Assessing white-nose syndrome mitigation options in the Stave River Watershed

Project Year: 2020-2021

Multi-year Project

Little Brown bat MYLU Photo: Cori Lausen

Project Lead

Wildlife Conservation Society Canada

Watershed/Sub-region

Coastal Region

Stave River

Project Type

Habitat-Based Actions

FWCP Contribution

$29,990

Action Plan Alignment

Upland & Dryland

Project ID

COA-F21-W-3275

Developing and Evaluating Bat Mitigation Strategies

This project, led by the Wildlife Conservation Society Canada, will evaluate mitigation tools to reduce further impacts on bats, which face unprecedented threats, including white-nose syndrome (WNS), in the Stave Lake area. This project will use knowledge about roost conditions, overall health and reproduction, and roost-switching behaviour to test and evaluate a pilot effort to reduce the mortality rate of WNS. The WNS management strategy developed through this project could be applied widely across watersheds in BC.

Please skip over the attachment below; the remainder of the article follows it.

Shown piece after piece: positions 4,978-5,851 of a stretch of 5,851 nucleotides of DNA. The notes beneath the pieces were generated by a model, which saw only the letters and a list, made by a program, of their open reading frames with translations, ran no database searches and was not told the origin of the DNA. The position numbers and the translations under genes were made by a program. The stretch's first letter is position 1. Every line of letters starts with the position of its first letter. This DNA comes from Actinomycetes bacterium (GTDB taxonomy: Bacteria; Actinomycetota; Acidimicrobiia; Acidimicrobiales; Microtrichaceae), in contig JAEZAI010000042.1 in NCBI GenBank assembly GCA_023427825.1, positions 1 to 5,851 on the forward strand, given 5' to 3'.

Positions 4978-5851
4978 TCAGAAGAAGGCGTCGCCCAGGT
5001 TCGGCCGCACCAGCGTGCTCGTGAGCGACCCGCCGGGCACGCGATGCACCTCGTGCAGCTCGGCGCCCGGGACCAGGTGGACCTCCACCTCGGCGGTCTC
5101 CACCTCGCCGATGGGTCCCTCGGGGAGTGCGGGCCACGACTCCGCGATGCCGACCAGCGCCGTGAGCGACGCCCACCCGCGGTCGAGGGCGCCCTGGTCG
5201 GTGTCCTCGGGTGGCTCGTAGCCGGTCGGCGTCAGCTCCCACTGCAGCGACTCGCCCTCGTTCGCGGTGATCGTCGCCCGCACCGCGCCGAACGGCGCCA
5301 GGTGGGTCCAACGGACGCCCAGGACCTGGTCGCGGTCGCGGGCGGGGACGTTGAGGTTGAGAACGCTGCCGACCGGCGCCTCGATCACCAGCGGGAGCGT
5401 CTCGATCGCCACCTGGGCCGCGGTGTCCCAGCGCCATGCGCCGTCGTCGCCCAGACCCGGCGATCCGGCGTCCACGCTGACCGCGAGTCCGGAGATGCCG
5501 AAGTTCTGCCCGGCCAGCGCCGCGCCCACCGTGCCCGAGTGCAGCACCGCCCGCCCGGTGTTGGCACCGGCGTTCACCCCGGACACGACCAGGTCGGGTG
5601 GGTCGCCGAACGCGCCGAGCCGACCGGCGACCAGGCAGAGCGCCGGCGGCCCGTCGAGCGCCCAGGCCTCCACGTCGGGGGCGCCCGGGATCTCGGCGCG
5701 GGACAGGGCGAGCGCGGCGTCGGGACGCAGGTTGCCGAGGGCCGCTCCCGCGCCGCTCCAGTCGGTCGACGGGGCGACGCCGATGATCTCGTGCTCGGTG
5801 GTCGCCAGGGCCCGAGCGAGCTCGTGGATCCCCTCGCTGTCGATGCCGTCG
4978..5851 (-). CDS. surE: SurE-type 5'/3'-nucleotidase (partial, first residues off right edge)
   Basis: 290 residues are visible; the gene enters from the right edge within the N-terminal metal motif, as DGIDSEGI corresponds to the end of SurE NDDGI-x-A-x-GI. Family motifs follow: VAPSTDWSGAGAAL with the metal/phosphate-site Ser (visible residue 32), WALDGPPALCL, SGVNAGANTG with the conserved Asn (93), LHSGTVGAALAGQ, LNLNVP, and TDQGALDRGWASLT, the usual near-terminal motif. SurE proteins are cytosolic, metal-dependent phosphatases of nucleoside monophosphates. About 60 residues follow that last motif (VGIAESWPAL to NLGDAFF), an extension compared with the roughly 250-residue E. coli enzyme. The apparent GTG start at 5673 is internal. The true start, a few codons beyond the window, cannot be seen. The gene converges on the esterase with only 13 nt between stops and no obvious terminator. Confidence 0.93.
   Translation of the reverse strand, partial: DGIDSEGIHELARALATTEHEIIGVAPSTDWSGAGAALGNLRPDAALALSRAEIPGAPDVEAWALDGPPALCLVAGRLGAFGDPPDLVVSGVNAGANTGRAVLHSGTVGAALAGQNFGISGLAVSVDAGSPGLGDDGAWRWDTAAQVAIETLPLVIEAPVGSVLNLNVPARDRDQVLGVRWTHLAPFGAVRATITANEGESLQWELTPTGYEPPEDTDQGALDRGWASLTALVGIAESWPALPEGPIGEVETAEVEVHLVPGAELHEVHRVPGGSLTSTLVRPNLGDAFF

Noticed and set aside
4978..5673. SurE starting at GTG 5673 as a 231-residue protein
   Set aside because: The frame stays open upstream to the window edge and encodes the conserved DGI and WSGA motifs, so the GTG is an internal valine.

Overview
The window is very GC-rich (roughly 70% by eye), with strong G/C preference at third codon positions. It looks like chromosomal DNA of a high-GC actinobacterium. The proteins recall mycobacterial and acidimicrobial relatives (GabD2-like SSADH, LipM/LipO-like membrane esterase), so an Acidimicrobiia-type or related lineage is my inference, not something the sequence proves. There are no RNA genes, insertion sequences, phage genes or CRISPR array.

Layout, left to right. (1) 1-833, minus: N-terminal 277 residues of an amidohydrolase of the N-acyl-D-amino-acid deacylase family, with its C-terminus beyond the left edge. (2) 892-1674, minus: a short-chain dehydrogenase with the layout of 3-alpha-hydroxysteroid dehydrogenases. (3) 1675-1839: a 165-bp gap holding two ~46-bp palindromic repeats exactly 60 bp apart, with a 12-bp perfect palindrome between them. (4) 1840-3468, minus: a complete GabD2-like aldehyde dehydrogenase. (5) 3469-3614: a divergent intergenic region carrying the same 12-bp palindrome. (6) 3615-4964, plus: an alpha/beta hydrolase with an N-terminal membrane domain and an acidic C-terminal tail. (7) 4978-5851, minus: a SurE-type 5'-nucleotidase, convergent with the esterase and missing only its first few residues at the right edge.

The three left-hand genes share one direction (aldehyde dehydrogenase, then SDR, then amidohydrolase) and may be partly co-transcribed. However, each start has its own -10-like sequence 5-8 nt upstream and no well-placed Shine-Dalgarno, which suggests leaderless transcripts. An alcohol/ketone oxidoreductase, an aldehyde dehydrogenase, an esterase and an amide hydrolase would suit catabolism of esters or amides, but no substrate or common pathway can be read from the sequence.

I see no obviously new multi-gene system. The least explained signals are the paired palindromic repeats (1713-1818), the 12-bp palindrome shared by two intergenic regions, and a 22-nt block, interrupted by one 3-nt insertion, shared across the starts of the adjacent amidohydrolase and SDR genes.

Update: Innovative project aims to protect bats from white-nose syndrome

Bats in the Stave River Watershed are getting a helping hand to prepare for the inevitable arrival of white-nose syndrome (WNS), a disease that has killed millions of bats in North America and is expected to arrive in British Columbia.

Bat roosts at two Stave sites have been inoculated with a probiotic-laden clay powder to protect against WNS in this project by the Wildlife Conservation Society Canada with funding from the FWCP. This past summer 325 bats were captured and sampled for probiotic bacteria—results to date confirm these beneficial bacteria are transferring to bat wings.

If successful, this pilot approach to reduce bat mortality due to WNS could be used across the province.